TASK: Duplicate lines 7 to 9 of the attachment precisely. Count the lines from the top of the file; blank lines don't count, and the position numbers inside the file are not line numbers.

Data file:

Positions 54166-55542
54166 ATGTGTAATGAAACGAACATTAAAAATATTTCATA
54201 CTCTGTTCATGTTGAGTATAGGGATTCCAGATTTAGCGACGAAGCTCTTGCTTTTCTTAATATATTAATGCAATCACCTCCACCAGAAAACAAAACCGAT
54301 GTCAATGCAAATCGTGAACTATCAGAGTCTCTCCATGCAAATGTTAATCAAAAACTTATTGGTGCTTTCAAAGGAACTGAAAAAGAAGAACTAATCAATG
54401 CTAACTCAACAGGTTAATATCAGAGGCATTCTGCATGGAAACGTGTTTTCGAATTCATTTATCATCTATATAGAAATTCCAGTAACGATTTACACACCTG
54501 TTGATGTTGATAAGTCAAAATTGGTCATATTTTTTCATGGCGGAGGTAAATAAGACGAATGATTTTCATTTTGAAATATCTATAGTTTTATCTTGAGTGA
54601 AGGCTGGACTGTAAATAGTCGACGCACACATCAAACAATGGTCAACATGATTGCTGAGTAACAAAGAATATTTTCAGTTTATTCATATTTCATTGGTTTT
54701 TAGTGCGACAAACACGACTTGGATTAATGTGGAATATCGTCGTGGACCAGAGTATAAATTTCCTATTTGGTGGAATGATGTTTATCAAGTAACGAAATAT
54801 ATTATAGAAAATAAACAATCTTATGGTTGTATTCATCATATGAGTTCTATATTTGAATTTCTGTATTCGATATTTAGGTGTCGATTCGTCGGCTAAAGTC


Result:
54601 AGGCTGGACTGTAAATAGTCGACGCACACATCAAACAATGGTCAACATGATTGCTGAGTAACAAAGAATATTTTCAGTTTATTCATATTTCATTGGTTTT
54701 TAGTGCGACAAACACGACTTGGATTAATGTGGAATATCGTCGTGGACCAGAGTATAAATTTCCTATTTGGTGGAATGATGTTTATCAAGTAACGAAATAT
54801 ATTATAGAAAATAAACAATCTTATGGTTGTATTCATCATATGAGTTCTATATTTGAATTTCTGTATTCGATATTTAGGTGTCGATTCGTCGGCTAAAGTC